Great. Thank you, Fred. I'll start on the revenue front and then work my way down the P&L. So revenue for the first quarter was approximately only $244 million, as reported, an approximate 2.2% increase over the comparable period of 2019 and approximately 3% on an organic constant-currency basis.

Key puts and takes on these results include FX headwinds of approximately $2.8 million for the quarter. Peripheral interventions sales were up approximately $2.4 million or 2.9% from the corresponding period driven by our access in drainage product, which saw increased demand, offset partially by decreased sales of angiography and vertebral compression fracture products. Custom procedure solutions sales were up approximately $1.8 million or 3.8% from the corresponding period driven by our trays and critical care products, many of which saw increased demand due to COVID-19, offset partially by decreased kit sales. OEM sales were up approximately $800,000 or 3% from the corresponding period driven by our custom procedural solutions and cardiac intervention products, offset partially by decreased sensor sales.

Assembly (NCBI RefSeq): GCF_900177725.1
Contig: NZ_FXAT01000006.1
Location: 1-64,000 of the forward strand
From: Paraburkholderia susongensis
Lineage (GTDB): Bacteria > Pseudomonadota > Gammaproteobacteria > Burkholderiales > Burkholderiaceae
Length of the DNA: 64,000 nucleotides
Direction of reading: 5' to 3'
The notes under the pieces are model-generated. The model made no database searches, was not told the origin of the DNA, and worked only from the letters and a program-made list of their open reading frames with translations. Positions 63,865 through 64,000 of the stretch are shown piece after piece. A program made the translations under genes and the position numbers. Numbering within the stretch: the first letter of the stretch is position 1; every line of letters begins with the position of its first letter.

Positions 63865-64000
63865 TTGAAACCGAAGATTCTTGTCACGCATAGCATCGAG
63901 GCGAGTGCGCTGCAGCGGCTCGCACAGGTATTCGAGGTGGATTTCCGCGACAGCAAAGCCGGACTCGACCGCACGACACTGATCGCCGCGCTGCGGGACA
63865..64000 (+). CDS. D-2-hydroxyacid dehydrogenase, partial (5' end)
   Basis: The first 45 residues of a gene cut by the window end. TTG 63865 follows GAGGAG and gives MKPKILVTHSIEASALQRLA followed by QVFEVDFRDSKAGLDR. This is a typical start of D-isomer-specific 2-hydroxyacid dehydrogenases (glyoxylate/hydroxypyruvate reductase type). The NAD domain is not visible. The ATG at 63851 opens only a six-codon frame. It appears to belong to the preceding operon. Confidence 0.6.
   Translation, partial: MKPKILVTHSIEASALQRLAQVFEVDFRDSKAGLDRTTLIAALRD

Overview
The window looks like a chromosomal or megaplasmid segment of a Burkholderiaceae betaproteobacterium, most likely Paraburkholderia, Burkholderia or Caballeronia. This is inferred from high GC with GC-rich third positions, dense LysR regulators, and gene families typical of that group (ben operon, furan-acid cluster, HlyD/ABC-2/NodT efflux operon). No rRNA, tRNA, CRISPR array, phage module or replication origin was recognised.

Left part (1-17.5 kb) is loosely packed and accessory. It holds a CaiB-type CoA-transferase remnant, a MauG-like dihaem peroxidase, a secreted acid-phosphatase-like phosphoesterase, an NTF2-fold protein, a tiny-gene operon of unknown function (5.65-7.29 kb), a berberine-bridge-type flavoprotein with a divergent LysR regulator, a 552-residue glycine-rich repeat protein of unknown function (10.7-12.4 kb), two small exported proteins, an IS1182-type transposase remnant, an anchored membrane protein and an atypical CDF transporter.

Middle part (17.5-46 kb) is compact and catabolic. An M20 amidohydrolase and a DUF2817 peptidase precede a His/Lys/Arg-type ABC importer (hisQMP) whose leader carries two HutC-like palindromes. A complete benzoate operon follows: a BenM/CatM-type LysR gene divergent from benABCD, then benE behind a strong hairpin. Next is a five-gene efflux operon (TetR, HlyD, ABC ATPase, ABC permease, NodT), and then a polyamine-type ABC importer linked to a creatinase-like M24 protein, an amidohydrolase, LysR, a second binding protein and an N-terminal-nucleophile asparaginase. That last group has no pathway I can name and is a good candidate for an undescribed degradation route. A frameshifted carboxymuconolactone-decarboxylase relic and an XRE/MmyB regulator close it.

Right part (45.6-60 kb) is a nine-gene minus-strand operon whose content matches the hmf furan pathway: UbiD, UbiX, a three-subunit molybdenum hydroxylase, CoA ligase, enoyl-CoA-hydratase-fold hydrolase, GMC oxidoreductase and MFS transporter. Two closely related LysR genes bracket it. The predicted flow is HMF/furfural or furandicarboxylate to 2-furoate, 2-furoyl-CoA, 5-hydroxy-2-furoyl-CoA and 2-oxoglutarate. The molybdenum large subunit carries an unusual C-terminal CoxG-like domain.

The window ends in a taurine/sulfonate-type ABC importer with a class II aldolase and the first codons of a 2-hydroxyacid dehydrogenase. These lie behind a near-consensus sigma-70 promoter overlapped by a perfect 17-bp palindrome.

Endoscopy sales were favorably affected by sales of our AEROmini and EndoMAXX fully covered esophageal stents. COVID-19 impact for the first quarter was approximately $16 million, which was within our previously given guidance. The negative impact was partially offset by $6 million in EMEA and U.S. regions that were tracking ahead of plan in Q1 until COVID impacted sales in the last two weeks of March.

The COVID-19 impact was as follows: APAC impact was approximately $9.2 million, with China accounting for $8.4 million; with the remaining balances coming from EMEA at $1.3 million and U.S. regions at $5 million. Our revenue contributions by sales division based on an organic constant-currency basis were as follows: EMEA, up 15%; U.S. direct, up 3%; OEM, up 3%; Endotek, up 2%; and worldwide dealers, down by 7%.

We did roll out our new revenue reporting as disclosed in the press release and Form 8-K. This was filed on April 3 with historical numbers for those that missed it. Operating margin. Our Q1 operating margin on a non-GAAP basis was 12.7% in the quarter, a 70-basis-point improvement over the comparable period.